I don’t know what we would have done to burn away the morning hours waiting for a 7 p.m. kickoff to a football radio broadcast, but I can tell you this – it would not have been as rewarding to share as what we saw on something resembling a golf course covered in fire ants on the edge of Kingsville, Texas.

They hoisted the trophy, stretched their banner, interviews were conducted, then as fast as we arrived at this thing called cross country, we were gone again Byron driving, Ryan, Savion and myself all typing away on our computers. We are finishing up outside the restaurant right now at 1:30 p.m., still plenty of time before our broadcast this evening.

And we’re all stoked we got to see school history made and tears of joy shed. And, being the Tarleton people that we are, you know we’re walking in to eat with our heads a little higher and our chests puffed out just a bit more.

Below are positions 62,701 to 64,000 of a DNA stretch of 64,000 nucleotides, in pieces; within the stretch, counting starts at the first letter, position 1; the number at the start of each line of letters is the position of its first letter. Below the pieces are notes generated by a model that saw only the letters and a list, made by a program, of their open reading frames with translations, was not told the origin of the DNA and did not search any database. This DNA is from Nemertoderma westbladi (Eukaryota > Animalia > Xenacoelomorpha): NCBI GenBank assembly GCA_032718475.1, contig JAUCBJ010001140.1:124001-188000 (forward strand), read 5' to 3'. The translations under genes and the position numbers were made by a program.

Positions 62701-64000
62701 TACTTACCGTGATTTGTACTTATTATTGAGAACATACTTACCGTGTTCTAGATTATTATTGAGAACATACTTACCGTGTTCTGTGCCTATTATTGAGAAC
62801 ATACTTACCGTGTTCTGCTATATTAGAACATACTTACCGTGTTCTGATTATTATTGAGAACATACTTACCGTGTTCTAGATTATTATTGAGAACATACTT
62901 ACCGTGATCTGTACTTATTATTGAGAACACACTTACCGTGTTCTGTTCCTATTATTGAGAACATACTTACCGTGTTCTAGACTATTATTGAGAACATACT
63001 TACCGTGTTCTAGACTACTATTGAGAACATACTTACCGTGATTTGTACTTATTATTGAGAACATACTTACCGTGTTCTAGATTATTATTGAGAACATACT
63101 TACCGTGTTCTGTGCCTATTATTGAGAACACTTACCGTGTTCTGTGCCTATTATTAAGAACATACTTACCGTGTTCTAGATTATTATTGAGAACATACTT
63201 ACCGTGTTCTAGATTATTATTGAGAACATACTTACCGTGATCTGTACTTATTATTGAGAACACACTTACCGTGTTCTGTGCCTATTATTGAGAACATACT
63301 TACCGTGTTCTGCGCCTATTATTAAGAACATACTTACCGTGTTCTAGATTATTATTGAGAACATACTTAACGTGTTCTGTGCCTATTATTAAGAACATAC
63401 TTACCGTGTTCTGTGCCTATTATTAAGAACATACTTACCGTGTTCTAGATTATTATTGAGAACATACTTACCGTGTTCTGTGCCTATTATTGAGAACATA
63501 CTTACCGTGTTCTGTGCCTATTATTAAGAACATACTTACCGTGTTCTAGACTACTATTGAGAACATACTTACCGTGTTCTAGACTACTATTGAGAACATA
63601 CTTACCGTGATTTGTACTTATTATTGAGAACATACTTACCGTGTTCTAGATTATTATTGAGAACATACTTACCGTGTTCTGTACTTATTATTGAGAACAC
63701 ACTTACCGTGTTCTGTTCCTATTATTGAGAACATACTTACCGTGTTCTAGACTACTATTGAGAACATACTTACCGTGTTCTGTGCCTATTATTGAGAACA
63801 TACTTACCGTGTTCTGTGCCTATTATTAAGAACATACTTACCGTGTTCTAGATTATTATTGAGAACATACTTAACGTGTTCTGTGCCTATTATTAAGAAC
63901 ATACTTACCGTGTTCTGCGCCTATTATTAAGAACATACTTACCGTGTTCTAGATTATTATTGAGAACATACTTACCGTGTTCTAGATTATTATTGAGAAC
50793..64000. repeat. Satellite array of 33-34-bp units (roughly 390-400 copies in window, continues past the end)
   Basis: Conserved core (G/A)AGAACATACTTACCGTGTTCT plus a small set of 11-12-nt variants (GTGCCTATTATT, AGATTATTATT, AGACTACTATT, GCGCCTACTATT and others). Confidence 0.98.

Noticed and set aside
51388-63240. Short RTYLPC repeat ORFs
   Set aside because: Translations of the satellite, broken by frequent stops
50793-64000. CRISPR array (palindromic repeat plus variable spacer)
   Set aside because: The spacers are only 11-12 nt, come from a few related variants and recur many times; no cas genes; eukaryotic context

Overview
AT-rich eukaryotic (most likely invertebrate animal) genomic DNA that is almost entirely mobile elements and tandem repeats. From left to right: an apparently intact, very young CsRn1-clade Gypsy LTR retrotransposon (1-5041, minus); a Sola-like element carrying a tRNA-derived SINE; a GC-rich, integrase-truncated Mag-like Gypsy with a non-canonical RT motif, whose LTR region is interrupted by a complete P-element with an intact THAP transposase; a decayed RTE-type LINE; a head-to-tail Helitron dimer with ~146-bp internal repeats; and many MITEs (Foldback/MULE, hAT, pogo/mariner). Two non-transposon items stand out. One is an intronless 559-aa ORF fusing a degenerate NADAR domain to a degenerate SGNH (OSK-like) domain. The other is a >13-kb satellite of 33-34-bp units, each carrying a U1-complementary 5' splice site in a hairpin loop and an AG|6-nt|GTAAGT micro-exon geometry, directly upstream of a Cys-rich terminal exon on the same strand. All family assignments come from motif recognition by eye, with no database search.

Our school, our girls  are conference champs. You can say it’s just cross country but today we learned otherwise.

It’s Intense and exciting, and for a group of young ladies representing our school, who poured so much of their lives into it, today is a day to remember and celebrate.

For today, Tareton was crowned champion, but not without drama that even a scriptwriter would not have imagined possible.

I saw a hint of it when Stephenville’s boys, without one of their best runners, still placed second in District 8-4A, and I witnessed the hugs that Coach Kristi Mayes shared with each member of her team, and the emotion was strong there.

But this, this was another level. The raw explosion brought on by shocking revelation. It was overwhelming to say the least.

Cross country isn’t boring, and it isn’t nearly as predictable as you think.

Try explaining how  predictable it is to the West Texas A&M girls calling back their moms, dads and boyfriends, and saying something like, never mind we lost. They screwed up and told us we won. I don’t want to talk about it,”….

Thell the Lady Buffs cross country isn’t emotional.

Then go ahead and try to tell the TexAnns, too.